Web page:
Sunday, November 22, 2009

The Quest for Gender Equality in Burkina Faso

Abstract: The Quest for Gender Equality 
in Burkina Faso: 
Female Workloads, Education and Empowerment
by Scholastique Kompaoré and Brenda Gael McSweeney 
with Jennifer Hilda Frisanco
Only 8.1 % percent of women over 15 years in Burkina Faso (formerly Upper Volta) were literate in 2005, compared to 18.5% of men. The question of why this inequality remained alongside others, twenty-five years after the enthusiasm and energy inspired by Upper Volta's multi-faceted UNESCO/UNDP Project for Equal Access of Women and Girls to Education, was one that Scholastique Kompaoré and Brenda Gael McSweeney felt challenged by.   

Mrs. Kompaoré, a sociologist, was the National Coordinator of this initiative from 1972 to 1978 and prior to that participated in carrying out feasibility studies for the Project. Dr. McSweeney, a development economist, was in charge of the Project in the Programme portfolio at the United Nations Development Programme's Ouagadougou Office.  

The authors' documentary research, drawing especially on their field data collected since the 1970s, did not reveal significant evolution in the percentage of literate women. On the bright side, they noted significant progress in women's empowerment in terms of economic autonomy and community voice, and also solid improvements in girls' education at the primary level which augur well for the future. 

The authors went back to the Project zones in 2005 to examine the legacy of the Project and various aspects of women's lives in villages that participated in the Project. They looked particularly into the impact of workload-lightening technologies; literacy, income-generating activities and political voice of women; and access to education for girls. This paper outlines their conclusions and identifies topics for further investigation in the quest for gender equality and female empowerment in Burkina Faso. 


The Future:  Towards Gender Equality and Development
As the authors see it, the options in terms of education for women and girls remain the same, and comply with the following principle: to increase the possibilities of education and facilitate equal access, and to increase women's participation in development and in its benefits. There are numerous interventions: seemingly every project, every Ministry has a women’s aspect, and there are numerous Non-Governmental Organizations (NGOs) dedicated to women’s issues. It would be important that these interventions, widespread and primarily in the large cities and their surroundings, where they carve out their somewhat exclusive territories, be well coordinated with combined efforts instead of operating in a somewhat dispersed way.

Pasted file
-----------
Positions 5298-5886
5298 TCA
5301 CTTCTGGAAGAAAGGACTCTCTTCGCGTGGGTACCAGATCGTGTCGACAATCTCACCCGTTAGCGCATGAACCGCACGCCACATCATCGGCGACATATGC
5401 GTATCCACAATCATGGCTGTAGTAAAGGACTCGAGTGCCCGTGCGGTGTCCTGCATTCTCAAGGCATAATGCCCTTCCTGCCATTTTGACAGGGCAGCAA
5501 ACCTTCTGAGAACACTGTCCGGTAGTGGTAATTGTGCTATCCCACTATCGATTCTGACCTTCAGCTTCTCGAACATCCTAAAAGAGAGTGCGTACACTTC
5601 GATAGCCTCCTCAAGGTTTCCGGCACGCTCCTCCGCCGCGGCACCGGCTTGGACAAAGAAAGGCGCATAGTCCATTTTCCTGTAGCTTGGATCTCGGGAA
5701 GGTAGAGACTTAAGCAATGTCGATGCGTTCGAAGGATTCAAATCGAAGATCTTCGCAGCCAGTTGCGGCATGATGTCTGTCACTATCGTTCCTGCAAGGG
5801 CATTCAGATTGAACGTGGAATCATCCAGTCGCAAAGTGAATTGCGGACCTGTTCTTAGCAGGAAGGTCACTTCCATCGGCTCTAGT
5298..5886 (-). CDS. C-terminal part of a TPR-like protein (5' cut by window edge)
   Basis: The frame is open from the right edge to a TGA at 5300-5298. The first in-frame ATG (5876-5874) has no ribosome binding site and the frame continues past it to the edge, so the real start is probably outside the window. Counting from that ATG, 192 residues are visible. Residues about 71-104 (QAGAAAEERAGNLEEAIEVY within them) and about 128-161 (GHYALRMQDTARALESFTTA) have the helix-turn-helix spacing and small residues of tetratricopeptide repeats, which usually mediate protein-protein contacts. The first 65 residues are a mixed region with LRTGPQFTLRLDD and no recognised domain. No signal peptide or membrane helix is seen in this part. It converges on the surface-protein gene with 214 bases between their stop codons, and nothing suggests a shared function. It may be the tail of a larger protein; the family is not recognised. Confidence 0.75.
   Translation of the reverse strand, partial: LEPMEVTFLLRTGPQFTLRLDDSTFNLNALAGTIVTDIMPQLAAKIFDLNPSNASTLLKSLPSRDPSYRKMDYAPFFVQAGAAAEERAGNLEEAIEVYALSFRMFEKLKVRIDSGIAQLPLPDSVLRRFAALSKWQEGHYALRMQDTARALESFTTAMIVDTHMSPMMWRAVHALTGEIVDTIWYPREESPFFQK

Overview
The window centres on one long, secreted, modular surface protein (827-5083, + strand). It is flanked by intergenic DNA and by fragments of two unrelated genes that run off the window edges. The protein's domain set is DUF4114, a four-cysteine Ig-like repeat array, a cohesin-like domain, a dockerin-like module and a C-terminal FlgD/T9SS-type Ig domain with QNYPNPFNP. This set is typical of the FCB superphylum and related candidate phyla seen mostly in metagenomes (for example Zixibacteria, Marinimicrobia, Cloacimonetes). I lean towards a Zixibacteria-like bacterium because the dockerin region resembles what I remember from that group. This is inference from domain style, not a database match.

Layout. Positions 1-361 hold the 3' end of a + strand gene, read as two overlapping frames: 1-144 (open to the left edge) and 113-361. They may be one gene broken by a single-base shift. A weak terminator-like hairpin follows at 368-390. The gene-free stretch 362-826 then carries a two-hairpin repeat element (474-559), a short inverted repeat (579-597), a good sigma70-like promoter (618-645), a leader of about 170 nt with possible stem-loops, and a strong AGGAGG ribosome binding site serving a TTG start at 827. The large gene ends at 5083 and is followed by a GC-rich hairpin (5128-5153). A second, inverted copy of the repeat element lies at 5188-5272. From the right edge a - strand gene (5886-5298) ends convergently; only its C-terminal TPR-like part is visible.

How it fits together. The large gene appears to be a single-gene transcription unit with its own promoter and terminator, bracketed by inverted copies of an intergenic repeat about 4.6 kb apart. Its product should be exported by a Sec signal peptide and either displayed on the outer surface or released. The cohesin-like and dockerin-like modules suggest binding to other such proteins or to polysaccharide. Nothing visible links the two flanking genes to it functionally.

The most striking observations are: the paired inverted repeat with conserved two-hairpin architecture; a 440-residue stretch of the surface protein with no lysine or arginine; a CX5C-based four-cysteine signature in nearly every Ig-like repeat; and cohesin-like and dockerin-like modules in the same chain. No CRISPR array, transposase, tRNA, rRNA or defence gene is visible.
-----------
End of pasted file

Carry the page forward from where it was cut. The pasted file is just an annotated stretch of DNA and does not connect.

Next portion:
A Ministry or organization from which one can obtain full and complete data concerning the spectrum of interventions and their results would be a positive contribution. The future challenges appear to be to establish an overall information dissemination system and to capitalize on the experiences of each sector of intervention, to establish an overview of what is successfully being done in favor of women’s empowerment and gender equality, so as to conduct a systematic analysis and provide directions for moving dramatically forward.  

The long path traveled thus far has brought strong positive results in terms of narrowing the ‘gender gap’ in primary school enrollments and completion the primary cycle of schooling, and in terms on women’s growing economic autonomy and voice in the villages and beyond. The continued priority and investment of Burkina’s Government and civil society as well as their development partners directed towards abating women’s workloads and promoting girls’ education lead one to conclude in an optimistic mode.  As a Burkina proverb states, “Two hands scoop up more flour.” 

Full research paper at UNESCO’s Website; once at site given below,  please see entry dated 23.03.07 under 'Documents' and click for PDF download